The Foundation for William Temple House
was established in early 1965 when several lay members of the Oregon Episcopal Diocese met with Rev. Canon Clarence T. Abbott of the Parish of St. Mark in Portland. They gathered to discuss ways to embrace the Declaration of Mutual Responsibility and Interdependence, issued by Rt. Rev. John E. Hines, Presiding Bishop of the Episcopal Church in America.
As a result of their discussions, the group incorporated the Episcopal Layman’s Mission Society to operate a center for pastoral and licensed professional psychological counseling. They named their center in honor of William Temple, the late Archbishop of Canterbury and prolific author on Christian social action. A short time after the counseling center was launched, William Temple House expanded its role to include emergency material and financial assistance for individuals and families in crisis.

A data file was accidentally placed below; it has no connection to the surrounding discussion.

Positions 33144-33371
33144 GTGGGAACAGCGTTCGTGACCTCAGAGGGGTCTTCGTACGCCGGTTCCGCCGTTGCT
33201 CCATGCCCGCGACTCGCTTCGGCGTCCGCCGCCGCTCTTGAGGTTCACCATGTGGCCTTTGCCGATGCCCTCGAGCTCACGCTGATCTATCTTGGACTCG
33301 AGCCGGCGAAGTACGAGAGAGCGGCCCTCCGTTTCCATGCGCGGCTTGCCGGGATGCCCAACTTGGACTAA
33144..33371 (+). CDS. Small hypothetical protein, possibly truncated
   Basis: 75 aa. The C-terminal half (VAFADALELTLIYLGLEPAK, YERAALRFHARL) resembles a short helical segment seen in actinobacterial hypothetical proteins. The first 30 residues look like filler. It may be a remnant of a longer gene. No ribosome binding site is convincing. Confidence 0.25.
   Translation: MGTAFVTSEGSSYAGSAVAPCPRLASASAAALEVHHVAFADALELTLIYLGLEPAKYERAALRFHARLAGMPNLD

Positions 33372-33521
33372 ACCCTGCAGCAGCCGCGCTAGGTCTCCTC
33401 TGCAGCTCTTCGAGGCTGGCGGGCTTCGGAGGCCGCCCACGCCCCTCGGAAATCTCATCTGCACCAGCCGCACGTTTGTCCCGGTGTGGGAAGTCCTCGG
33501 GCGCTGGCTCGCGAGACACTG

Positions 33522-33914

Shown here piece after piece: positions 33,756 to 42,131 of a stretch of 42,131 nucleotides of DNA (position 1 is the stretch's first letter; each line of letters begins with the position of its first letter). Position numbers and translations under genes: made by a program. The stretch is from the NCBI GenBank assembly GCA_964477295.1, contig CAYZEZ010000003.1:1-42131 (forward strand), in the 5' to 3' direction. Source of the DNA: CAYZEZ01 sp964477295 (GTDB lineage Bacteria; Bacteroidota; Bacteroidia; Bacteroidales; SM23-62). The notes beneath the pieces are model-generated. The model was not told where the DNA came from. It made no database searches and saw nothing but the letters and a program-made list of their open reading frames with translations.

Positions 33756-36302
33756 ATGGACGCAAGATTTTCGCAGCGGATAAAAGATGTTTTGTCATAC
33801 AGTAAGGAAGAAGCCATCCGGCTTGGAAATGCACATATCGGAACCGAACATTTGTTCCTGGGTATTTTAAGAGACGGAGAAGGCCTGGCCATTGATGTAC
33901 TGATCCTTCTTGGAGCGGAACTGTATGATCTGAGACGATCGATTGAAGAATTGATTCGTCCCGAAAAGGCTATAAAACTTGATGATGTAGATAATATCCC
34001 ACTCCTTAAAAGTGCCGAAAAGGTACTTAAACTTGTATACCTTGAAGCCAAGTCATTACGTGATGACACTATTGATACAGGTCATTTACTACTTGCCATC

Since 1965, William Temple House has served Portland by providing help where it is needed on behalf of the disadvantaged and distressed in the community.
William Temple House outgrew its Marshall Street facilities and moved into the Mackenzie House on Northwest Hoyt Street in 1971. Abbott Hall, adjacent to Mackenzie House, was completed in 1981 to house the expanding counseling and social service programs. It is named in memory of Fr. Abbott, who served as executive director from 1965 until his death in 1990.
The Thrift Store, which helps support counseling and social services at William Temple House, is a few blocks away on Northwest Glisan Street.
Inside Mackenzie House
Influential Portland physician K.A.J. Mackenzie built the house that bears his name at the intersection of Northwest 20th Avenue and Hoyt Street in 1892 as a home for his family and a showplace for Pacific Northwest craftsmanship. A dedicated doctor and promoter of Portland, Mackenzie would participate in both the establishment of a medical school-now Oregon Health Sciences University-and the 1902 Lewis & Clark Exposition.